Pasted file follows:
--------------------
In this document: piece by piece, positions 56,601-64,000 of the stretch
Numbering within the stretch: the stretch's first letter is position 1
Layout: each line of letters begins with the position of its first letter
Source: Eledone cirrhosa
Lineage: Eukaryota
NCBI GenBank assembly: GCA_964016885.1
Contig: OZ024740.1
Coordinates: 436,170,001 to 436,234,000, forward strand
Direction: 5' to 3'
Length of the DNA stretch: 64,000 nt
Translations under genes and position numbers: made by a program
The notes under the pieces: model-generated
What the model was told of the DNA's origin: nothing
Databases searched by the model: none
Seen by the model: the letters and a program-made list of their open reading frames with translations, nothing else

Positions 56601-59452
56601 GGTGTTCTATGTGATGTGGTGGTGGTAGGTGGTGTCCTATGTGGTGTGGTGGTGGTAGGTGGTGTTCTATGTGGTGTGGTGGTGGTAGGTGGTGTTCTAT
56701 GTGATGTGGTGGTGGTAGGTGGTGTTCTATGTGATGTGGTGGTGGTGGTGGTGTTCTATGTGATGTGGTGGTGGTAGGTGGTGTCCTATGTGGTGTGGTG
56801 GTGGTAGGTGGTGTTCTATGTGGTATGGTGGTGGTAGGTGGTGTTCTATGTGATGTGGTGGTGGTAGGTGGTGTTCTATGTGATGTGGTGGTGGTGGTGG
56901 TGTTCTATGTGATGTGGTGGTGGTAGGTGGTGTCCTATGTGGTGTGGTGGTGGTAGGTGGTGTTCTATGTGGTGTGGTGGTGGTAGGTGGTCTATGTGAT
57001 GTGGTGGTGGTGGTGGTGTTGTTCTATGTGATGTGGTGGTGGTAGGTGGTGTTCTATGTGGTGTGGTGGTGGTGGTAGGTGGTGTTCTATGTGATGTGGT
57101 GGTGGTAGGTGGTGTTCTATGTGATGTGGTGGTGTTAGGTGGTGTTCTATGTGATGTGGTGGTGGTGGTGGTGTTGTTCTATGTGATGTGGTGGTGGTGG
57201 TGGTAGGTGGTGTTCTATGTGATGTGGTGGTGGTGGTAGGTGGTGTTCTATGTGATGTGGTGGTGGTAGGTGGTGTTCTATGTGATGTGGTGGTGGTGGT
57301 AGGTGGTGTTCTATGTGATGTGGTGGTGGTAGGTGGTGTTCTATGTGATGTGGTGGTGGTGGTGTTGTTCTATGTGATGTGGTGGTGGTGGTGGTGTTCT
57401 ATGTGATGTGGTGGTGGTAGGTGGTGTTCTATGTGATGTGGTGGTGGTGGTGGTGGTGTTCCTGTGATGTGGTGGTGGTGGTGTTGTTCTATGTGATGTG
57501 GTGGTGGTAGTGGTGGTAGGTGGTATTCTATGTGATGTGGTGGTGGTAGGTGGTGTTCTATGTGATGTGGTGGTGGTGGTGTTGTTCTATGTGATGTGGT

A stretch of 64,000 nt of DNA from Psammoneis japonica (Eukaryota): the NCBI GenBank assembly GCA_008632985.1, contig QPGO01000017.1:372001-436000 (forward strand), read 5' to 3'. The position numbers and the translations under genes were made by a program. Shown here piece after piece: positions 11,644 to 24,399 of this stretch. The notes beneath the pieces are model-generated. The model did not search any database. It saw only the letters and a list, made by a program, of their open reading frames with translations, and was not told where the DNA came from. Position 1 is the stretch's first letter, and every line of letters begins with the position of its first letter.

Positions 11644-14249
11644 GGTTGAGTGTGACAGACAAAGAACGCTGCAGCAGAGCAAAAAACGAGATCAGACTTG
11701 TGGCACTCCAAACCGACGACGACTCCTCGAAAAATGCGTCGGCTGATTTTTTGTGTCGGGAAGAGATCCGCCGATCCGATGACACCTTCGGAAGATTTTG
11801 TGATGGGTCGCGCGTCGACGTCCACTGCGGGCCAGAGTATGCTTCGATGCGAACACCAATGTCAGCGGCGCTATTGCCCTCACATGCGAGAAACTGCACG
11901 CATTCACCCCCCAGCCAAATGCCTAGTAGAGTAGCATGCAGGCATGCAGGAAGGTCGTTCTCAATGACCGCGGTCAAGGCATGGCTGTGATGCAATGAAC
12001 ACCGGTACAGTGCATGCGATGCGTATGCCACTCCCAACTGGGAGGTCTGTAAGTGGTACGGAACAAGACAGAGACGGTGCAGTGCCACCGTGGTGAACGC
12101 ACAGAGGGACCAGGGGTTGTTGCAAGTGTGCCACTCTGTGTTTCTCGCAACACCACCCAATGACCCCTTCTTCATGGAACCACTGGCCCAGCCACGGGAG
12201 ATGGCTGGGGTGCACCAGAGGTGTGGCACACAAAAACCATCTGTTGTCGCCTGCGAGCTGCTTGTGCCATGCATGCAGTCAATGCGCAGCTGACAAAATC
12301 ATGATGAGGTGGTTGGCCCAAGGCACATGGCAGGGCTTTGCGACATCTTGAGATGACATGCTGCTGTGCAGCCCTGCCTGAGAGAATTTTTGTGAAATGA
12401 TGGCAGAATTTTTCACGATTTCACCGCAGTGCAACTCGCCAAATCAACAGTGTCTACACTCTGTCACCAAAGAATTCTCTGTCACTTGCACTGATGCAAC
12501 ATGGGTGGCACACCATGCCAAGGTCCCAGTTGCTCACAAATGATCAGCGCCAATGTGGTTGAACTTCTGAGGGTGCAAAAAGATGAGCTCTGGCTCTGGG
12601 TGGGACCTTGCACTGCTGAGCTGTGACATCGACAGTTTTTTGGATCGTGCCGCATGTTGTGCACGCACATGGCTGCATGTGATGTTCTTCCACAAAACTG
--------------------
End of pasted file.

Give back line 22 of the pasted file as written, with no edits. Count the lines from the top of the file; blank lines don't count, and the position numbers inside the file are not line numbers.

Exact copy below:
57101 GGTGGTAGGTGGTGTTCTATGTGATGTGGTGGTGTTAGGTGGTGTTCTATGTGATGTGGTGGTGGTGGTGGTGTTGTTCTATGTGATGTGGTGGTGGTGG